Heart Attacks Rise Following Daylight Saving Time
“The Monday and Tuesday after moving the clocks ahead one hour in March is associated with a 10 percent increase in the risk of having a heart attack,” says UAB Associate Professor Martin Young, Ph.D., in the Division of Cardiovascular Disease. “The opposite is true when falling back in October. This risk decreases by about 10 percent.”
The Sunday morning of the time change doesn’t require an abrupt schedule change, but, Young says, heart-attack risk peaks on Monday when most people rise earlier to go to work.
“Exactly why this happens is not known but there are several theories,” Young says. “Sleep deprivation, the body’s circadian clock and immune responses all can come into play when considering reasons that changing the time by an hour can be detrimental to someone’s health.”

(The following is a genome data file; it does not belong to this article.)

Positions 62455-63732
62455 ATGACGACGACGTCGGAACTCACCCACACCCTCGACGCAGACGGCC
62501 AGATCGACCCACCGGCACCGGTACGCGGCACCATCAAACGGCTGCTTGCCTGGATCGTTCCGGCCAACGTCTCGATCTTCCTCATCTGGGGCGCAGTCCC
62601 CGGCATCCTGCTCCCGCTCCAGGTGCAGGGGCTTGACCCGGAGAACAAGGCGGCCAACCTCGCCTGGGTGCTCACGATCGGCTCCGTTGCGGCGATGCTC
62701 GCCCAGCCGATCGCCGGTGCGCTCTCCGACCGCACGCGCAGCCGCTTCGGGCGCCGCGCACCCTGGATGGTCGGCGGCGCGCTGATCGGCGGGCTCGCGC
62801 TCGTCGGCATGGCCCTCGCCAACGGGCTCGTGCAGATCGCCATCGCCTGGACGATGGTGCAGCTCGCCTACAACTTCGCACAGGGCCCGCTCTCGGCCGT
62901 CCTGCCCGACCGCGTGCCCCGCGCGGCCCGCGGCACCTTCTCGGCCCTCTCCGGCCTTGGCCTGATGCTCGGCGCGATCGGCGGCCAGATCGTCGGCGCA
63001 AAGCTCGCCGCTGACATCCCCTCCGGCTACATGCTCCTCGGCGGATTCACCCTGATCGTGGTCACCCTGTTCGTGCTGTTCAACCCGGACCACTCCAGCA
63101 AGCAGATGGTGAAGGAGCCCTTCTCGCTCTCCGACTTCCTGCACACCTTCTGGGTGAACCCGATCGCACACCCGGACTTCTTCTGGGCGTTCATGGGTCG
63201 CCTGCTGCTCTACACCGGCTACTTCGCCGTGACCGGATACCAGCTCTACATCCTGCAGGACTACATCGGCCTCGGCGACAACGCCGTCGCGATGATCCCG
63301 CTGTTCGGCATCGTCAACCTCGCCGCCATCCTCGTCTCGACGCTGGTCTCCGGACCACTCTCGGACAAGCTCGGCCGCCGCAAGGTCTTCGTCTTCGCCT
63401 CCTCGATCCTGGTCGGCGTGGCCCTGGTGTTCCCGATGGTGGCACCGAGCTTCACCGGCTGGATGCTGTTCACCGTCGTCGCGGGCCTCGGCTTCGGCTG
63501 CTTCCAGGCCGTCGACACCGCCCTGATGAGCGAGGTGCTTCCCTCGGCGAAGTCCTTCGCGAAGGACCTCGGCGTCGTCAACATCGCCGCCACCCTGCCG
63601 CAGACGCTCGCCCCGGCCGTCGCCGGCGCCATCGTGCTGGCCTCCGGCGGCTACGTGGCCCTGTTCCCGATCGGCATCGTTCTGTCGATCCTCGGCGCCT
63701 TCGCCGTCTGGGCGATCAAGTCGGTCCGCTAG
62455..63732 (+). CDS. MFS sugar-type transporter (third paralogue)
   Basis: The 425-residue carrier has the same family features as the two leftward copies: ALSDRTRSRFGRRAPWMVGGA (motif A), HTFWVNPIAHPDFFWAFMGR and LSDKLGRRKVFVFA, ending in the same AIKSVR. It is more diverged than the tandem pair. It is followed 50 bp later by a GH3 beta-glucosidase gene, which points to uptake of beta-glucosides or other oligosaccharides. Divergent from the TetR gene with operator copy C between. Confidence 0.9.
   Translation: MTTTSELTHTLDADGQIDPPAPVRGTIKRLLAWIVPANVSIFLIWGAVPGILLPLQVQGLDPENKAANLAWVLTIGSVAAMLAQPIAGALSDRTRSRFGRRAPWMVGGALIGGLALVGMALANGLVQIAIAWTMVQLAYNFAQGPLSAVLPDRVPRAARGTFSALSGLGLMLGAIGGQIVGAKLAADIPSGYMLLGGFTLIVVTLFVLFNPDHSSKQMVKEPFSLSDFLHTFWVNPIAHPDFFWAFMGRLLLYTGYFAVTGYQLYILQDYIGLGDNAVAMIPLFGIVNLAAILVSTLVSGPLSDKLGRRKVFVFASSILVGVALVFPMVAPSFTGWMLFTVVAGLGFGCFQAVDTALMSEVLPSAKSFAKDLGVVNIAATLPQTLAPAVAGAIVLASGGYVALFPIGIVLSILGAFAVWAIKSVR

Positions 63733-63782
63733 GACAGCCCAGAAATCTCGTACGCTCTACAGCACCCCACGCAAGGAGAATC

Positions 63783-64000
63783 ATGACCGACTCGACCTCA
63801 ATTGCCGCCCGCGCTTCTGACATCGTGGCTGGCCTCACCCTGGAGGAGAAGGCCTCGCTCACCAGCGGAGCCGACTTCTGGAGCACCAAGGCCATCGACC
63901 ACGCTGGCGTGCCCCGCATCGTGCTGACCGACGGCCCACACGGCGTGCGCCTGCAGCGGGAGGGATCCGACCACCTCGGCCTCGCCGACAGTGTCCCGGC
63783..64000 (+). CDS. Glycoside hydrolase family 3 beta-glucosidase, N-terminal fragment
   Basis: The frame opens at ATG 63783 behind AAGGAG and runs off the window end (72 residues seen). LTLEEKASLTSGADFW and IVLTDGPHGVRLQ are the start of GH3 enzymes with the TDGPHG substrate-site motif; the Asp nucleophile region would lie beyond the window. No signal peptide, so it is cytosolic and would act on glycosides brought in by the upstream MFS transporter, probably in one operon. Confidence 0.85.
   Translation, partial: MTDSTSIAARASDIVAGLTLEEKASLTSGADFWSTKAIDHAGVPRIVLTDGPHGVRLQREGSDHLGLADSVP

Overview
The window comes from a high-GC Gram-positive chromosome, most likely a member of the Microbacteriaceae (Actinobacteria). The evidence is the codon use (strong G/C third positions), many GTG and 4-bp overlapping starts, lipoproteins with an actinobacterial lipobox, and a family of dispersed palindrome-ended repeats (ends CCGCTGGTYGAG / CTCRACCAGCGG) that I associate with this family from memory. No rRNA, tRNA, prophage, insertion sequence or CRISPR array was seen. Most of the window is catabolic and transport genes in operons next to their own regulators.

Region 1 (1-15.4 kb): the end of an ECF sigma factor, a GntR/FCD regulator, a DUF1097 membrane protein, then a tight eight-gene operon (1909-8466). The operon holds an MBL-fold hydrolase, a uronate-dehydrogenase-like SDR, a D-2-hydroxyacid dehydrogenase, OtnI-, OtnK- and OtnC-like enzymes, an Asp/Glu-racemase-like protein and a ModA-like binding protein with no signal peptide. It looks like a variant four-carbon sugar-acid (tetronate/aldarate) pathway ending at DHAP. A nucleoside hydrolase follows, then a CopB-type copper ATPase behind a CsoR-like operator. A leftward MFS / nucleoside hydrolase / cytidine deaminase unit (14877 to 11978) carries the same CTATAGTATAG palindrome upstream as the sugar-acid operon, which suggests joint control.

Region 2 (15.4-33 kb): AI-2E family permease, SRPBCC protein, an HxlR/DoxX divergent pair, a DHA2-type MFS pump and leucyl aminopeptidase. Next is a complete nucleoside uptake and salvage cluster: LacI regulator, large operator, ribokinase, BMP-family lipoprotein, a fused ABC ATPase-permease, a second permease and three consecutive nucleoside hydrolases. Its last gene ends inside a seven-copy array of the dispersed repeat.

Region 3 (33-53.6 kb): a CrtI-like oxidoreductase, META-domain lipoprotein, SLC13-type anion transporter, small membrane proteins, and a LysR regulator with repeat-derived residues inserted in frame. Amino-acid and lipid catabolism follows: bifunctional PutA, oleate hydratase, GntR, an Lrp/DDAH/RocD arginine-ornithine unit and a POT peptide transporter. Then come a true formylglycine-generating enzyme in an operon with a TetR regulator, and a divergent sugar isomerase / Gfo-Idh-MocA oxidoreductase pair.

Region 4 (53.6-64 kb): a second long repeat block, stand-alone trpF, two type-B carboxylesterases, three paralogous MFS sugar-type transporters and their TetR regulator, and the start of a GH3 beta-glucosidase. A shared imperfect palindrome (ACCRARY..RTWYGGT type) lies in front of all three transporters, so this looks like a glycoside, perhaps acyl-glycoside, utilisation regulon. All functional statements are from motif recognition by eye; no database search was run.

Why is daylight-saving time tied to these? Young says:
“Individuals who are sleep-deprived weigh more and are at an increased risk of developing diabetes or heart disease. Sleep deprivation also can alter other body processes, including inflammatory response, which can contribute to a heart attack. And, your reaction to sleep deprivation and the time change also depends on whether you are a morning person or night owl. Night owls have a much more difficult time with springing forward.”